The book presents the results of research on the role of companies’ investments in tangible and intangible capital. We studied 200 largest manufacturing and 150 largest service enterprises using available public data. The book addresses the question of how individual industries responded to the crises. The special emphasis is put on nontradable sectors of the economy, such as hotel and tourism, trade, transport, information technology, telecommunications, energy, construction and banking. The study reveals the reasons why the crisis in Slovenian economy is taking longer than one might expect and highlights the measures to overcome the crises faster.
The book entitled The secret of state property in Slovenia first examines different models of privatization in the countries of Central Europe and then in particular focuses on the pre-crisis privatization stampedo in Slovenia. The book summarizes the concentration of state ownership in privatized companies and banks and analyses companies, which have been and are potentially subject to privatization (such as Telekom, Luka Koper, Zavarovalnica Triglav and others). In the light of the further privatization in Slovenia we focus on investments of Slovenian companies before the crisis and the impact of external shocks through the credit crunch in times of the crisis. The failure of the "transparent state withdrawal from the ownership" from 2005, resulting from inadequate makroprudencial regulation in both phases of Minsky cycle lack of transparent privatisation. We find that privatisation of the companies with network connections and strong "spillover" effects and the privatisation of companies that have the characteristics of natural monopolies, should not be left to the decisions of private agents. In addition, we note that without transparent privatization processes the development can not be successful and should therefore be subject to specific control.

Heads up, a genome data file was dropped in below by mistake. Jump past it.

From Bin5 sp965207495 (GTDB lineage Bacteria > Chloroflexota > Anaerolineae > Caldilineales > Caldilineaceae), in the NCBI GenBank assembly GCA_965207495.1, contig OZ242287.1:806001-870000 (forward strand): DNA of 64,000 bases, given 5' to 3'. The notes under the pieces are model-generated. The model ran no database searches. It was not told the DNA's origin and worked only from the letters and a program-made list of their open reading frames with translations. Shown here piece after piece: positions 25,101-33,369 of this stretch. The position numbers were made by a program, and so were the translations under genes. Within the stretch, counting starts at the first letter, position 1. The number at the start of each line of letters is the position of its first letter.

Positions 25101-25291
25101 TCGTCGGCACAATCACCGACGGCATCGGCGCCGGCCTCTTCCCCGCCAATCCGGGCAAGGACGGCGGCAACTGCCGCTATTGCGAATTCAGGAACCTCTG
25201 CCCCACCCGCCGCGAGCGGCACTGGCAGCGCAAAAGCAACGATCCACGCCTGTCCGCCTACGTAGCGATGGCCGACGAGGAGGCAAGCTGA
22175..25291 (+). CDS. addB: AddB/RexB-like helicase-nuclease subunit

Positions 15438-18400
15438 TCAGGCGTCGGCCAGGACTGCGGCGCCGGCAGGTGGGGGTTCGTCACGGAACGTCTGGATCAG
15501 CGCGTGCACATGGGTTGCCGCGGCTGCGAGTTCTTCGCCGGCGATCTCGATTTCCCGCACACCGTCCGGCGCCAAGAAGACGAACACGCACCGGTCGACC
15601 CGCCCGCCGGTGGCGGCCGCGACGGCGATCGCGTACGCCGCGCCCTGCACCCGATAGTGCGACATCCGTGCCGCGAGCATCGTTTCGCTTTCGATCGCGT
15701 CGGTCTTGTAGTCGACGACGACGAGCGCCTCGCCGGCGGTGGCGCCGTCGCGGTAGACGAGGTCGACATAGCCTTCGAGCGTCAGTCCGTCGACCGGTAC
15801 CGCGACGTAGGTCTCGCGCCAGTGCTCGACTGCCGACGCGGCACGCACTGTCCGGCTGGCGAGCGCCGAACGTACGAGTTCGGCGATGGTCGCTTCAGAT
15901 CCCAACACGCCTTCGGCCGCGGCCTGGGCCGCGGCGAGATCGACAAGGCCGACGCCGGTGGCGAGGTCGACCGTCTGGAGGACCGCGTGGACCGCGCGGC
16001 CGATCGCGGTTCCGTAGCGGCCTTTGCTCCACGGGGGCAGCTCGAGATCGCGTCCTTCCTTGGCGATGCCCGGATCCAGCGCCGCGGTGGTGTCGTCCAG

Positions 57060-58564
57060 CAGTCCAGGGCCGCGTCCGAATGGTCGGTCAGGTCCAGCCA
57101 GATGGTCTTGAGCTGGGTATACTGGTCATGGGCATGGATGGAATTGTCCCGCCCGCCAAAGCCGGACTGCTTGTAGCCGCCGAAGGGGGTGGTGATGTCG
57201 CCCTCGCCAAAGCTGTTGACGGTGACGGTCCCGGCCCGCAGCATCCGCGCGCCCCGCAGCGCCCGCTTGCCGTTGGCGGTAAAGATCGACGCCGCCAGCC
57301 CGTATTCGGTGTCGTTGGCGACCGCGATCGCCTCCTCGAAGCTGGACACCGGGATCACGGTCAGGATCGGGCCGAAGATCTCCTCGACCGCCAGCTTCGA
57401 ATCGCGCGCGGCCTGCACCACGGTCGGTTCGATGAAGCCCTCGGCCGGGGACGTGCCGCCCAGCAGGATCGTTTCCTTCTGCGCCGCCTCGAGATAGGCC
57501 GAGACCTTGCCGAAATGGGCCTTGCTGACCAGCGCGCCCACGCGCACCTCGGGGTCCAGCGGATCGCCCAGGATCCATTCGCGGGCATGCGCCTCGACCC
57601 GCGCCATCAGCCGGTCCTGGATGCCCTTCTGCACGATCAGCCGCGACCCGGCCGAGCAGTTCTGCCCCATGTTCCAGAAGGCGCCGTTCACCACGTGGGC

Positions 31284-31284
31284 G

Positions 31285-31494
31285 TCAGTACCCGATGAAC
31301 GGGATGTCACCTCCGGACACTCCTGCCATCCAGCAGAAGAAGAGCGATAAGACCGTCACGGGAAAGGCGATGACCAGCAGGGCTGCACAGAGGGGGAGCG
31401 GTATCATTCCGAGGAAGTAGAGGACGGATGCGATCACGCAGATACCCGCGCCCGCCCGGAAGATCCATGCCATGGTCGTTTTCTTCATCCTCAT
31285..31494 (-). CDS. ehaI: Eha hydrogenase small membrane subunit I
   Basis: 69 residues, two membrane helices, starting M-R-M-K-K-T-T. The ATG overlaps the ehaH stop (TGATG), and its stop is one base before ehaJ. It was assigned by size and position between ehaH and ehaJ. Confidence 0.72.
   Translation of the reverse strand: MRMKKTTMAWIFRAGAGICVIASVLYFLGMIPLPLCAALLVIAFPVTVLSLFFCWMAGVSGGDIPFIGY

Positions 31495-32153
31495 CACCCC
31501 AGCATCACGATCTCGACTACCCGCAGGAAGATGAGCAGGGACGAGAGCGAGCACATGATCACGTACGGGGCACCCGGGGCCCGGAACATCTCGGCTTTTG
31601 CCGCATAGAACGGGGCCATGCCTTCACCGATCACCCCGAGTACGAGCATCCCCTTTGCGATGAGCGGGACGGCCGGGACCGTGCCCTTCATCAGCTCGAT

This paper evaluates post-crisis effects of deleveraging policy in Slovenia. Increased collateralization, credit rationing, and a neglect of cash flow performance of banking clients drove reductions in banks’ credits to nonfinancial sectors. These jeopardized the normal deleveraging of companies with positive cash flows, and rolling over credits, which stifled economic growth. Erroneous sequencing, timing, and calibration of measures steering the deleveraging process generated these processes. Optimal deleveraging process demands that the Central Bank also focus on the stability of the financial system. This task should be a constitutional part of the third macro policy pillar, namely macroprudential policy.
This paper contributes to the debate on the importance of education for sustainable economic growth. Following a recent contribution by Aghion (2009), we focus on the role of tertiary education in innovation at the company level using patent applications as a proxy. Rather than examining tertiary education spending or the share of the population with tertiary education, we make use of the Aghion Index, which measures the quality of tertiary education. Moreover, as innovation is only the first step in the value chain at the company level, we complement data on the quality of tertiary education with company-level data on human capital spending in large and medium-sized Slovenian firms. We report that not only a sound education system, but also on-the-job training is important for increased company-level invention and innovation. Firms with more on-the-job training reported a significantly higher number of patents in the period of 2007-2009.
We investigate the role of customer focus competencies of project teams in achieving a strategic intent of marketing in a company. In an exceptional reach study of more than 1500 teams in a construction company over the period 2006 – 2012, we found that the construction project teams with higher customer focus competencies assessments perform better. In addition, the research, due to the rich longitudinal database, provides new results on mechanisms and interactions among team members. We show that the entire team contributes evenly to the achievement of quality goals (conjunctive tasks), while team members with higher customer competencies contribute significantly more to the achievement of the budget and deadline goals (disjunctive tasks). We also provide support that the achievement of the budget and quality goals does not diverge during the crisis period compared to the pre-crisis period. However, the reduction of funds for investment projects during the crisis profoundly affected the deadline goal and the completion of projects. Finally, our research shows that when one or several team member perform more team roles, team performance is likely to improve, while the effects of team size on team performance are not conclusive.